Acoustical experiments have been conducted with the invention during which the orientation of a sound image when the sound pickup assembly or dummy head is used as well as when an actual human head is used. As illustrated in FIG. 1, dummy heads of six different types were used in the experiments with the lengths H of the first members being either 100, 150 or 200 mm. The diameters D of the collar member were either 240 or 260 mm. In addition, as a human head two kinds were used, one being a male head M and the other a female head W. A drum was used as a sound source and beaten four times each second. Seven directions were selected among twelve directions at every 30° relative to the sound source. Thus, a sound pickup operation occurs from each of the above selected directions by right and left microphones mounted on each dummy head and each human head so as to record the picked up sound on a magnetic tape of a recording apparatus. Further, a recording operation is carried out similarly as described above by means of a dummy head (as shown in FIG. 1) wherein the length H of its cone-shaped first member and the diameter D of its collar-shaped second member are respectively fixed at 100 mm and 240 mm in the cases when the microphones are arranged horizontal and also when they are shifted above and below repectively by 30 °.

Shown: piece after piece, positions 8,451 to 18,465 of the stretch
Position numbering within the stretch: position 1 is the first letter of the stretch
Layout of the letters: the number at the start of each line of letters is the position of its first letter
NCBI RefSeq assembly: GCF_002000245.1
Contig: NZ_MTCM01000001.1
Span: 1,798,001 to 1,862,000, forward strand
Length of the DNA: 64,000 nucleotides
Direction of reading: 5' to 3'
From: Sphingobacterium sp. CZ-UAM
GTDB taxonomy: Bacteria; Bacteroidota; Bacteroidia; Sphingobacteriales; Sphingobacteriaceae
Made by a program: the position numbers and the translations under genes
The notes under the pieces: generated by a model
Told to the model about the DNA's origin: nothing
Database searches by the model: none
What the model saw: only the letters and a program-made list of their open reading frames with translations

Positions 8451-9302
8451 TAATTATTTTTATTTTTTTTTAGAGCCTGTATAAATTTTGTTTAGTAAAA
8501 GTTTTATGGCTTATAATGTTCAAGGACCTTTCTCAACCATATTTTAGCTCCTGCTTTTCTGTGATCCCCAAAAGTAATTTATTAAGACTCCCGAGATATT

The magnetic tape recorded as described above is produced with a suitable machine to produce a sound signal which is furnished to a listener listening with a headphone. In these circumstances, the listener imagines himself to be located at the center of a clock and indicates the positions of the hour and minute hands as he listens to the movement of the reproduced sound signal and these indications by the listener are recorded on a data sheet. After the recorded sound signals have all been reproduced and listened to, the contents of the data sheet are compared with the recording positions so as to obtain data with respect to the following three experimental research items.